I get a lot of people ask why custom designed websites have a high cost. Why not just buy a template? Etc etc. It all comes down to what is going to create the most success for your business. I took the time to craft a pretty substantial reply recently....
I did my best to provide some perspective to a nice small business owner lady who called me yesterday. The cost of a website isn't just a big number because we want it to be, rather, we're running a business here too.
Thanks for chatting with me yesterday.
I can definitely see some great opportunities for your website. Your photography is surprisingly great.
I think the biggest issue is, to be candid, that you need a better design and interface to really sell your brand.
Right now you interface/layout has a very 'wholesaler' feeling, as compared to a small business feeling.
Regarding my recommendations:
As you mentioned on the phone, you have a limited budget right now as a new small business owner - which I can understand as we have very similar struggles ourselves. Inventory, staff, sales, customer service, everything seems to have a cost.
In our industry of building websites & online marketing, I wanted to give you some exposure to why things cost what they do.
Firstly, there are lots of companies out there who do this stuff. As you have learned already - there are trustworthy ones, and many who are less than trustworthy. The measure of a company should not be in what they say they can do for you, or how good they are at selling, or how cheap they are. Rather, your measure of finding a good partner who is going to help you grow your business online should weigh heavily on 1) the track record of the company, 2) liking the 'design style' of that web company.
In our industry there are a lot of smoke and mirrors, so having someone you can trust is paramount. For example, I don't say yes to everything my clients ask of me - but I look out for their best interests and push them towards what their ultimate goals are.
So when you are looking at pricing out the cost of a website, I wanted to give you some exposure to what is involved and not just toss out scary numbers. As you learned over the holidays, you can put a LOT of hours into making and managing a site.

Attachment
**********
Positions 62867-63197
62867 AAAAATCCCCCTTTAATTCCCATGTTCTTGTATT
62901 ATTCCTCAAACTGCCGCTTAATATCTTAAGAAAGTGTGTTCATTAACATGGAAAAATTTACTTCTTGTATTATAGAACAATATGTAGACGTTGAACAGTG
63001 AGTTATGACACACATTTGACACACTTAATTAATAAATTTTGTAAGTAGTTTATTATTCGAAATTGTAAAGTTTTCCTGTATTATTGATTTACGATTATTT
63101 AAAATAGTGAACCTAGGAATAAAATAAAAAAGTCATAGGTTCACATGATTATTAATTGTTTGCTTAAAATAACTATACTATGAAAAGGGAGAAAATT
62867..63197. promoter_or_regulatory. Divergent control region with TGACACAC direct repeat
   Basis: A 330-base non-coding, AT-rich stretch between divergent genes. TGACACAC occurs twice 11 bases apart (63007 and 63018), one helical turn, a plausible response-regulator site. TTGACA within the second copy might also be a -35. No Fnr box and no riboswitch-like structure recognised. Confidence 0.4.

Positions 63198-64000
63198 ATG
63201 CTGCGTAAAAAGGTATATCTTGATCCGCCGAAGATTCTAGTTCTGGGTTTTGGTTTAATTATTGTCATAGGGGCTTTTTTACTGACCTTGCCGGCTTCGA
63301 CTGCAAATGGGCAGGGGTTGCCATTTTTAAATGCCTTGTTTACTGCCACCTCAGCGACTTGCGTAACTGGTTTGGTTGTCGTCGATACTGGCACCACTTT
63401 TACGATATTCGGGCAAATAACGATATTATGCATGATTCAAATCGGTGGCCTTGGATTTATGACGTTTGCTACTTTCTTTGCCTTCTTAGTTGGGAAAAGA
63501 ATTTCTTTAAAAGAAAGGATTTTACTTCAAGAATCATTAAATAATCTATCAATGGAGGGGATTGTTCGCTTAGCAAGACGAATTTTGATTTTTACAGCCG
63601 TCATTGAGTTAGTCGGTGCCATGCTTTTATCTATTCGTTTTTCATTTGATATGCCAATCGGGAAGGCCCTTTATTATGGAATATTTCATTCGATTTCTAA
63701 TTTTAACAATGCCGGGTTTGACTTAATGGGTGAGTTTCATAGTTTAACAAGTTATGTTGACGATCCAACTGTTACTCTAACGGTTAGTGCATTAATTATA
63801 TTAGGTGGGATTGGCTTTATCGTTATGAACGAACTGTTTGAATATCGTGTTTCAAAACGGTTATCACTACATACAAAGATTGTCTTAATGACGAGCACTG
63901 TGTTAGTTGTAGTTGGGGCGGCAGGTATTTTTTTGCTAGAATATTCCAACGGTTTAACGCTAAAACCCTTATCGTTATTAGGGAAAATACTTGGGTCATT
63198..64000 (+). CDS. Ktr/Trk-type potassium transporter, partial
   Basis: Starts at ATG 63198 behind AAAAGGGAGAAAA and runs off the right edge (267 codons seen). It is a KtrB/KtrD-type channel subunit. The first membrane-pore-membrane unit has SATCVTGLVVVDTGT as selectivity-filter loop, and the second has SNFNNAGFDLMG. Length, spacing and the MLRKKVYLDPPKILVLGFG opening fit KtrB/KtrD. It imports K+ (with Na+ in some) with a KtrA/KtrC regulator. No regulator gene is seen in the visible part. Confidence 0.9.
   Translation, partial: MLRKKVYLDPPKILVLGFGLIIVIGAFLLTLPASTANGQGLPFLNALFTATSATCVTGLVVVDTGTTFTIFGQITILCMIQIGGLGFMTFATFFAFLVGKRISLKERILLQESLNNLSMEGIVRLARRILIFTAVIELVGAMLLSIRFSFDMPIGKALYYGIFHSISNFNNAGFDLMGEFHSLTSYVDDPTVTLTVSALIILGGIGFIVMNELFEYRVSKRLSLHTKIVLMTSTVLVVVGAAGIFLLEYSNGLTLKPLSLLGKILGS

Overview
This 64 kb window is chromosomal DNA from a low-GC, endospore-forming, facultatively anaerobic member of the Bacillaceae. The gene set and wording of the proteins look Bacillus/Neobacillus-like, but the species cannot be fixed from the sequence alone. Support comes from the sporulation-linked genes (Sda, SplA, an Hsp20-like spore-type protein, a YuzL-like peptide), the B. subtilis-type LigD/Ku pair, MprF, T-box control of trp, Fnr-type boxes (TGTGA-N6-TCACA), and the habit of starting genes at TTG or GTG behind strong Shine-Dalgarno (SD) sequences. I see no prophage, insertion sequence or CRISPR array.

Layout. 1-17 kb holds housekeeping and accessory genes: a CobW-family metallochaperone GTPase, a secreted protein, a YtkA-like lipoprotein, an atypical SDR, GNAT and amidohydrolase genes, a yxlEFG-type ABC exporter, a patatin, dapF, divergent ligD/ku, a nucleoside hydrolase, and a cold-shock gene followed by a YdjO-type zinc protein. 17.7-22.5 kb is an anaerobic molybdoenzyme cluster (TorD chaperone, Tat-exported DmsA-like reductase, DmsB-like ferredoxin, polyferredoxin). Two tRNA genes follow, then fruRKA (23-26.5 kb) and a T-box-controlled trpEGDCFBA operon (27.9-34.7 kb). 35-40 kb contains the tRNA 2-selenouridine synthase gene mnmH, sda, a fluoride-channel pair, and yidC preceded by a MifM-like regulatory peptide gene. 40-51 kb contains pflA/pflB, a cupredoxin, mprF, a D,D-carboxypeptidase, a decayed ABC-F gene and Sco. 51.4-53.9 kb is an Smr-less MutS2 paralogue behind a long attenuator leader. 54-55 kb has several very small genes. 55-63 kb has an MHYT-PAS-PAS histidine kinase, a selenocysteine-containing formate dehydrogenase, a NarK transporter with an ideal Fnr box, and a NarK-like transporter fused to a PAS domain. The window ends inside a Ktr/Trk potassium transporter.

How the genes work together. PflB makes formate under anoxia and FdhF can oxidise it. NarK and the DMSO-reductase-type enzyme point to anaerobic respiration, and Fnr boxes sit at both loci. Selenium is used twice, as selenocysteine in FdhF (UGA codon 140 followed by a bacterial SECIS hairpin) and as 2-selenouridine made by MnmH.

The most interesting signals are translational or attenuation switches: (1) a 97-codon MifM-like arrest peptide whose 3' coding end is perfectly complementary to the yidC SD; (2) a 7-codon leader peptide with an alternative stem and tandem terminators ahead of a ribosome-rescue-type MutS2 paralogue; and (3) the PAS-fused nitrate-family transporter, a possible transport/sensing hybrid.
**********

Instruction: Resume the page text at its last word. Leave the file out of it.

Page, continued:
When a company like us builds a site, our primary concern on the business side is not working for free. So we have to map out the scope of a project - this defines how much and what features our arrangement with you includes.
Here is how things are split up:
Planning & Research - Understanding you, your company, and planning out all the moving parts of your site.
Sitemapping - This defines all the pages, sections, areas of the site. From product listings, to product pages, to shopping carts, checkouts, and confirmation pages.
Wireframing - Before we embark on creating the full design, we sketch out that interface and try to polish up our ideas first (timesaver).
Design - This step takes the previous 3 steps into account as we create the actual design for your site.
Programming - Next, once the design is approved, we start the technical process of making the site work in the web browser. This is very time intensive and has many of its own steps, including integrating with an ecommerce system.
Finishing - This step includes all the incidentals in loading the site with content, training the client (you), and helping sort out any pre/post launch bugs.
Marketing - How are people going to find your site, will the search engines list you in Calgary if they are looking for tea? Is the farmers market linking to you? How can we intelligently increase exposure to your company?
Analytics - How much traffic does your site have? What pages are they visiting? Are they getting stuck somewhere causing you to lose sales?
Ongoing Support - Inevitably if we did our job, you'll be asking us for assistance or more new and exciting things.
So that is a map of the primary moving parts, but each of those steps potentially has hundreds of sub-steps depending on the size of the site.
It is also important to note that we are a company that designs our own sites. We do not buy templates or use things pre-made - as that often does not bring the best results.
So looking at that list, lets think about the time that goes into it. I'll base things on a 'small ecommerce website'.
Steps 1-3 = 14 hours (1-2 days for 2 people)
Step 4 = 25 hours (3-4 days for 1 person)
Step 5 = 40 hours (1 week for 1 person)
Step 6 = 20 hours (1/2 week for 1 person working with you)
Step 7-9 = Could be anything, depends on your needs
So just that project is 99 (lets say 100 hours).
So now there is my cost of running my company. What is my overhead? What are the payroll requirements I have for my small team (3 of us)? Equipment, software... etc. A small amount of profit.
Lets say my hourly rate is $75. That brings this project value to $7500
So hopefully this gives you a bit of exposure to why things cost what they do.
Now lets talk about options, there are some great sites out there that help us to skip several of the steps mentioned above.
One that I would recommend checking out is Shopify.
Shopify offers some pretty amazing website themes, they look incredible, and their system also covers making it easy for you to fulfill orders, etc.
I recommend it to a lot of clients.
Doing something like this allows for step 1-5 to be greatly reduced and puts most of the focus on step 6: finishing.
.... there was a bit more personal stuff after this....... #webdesign #thiswebbusiness #businesstips #smallbusinessmarketing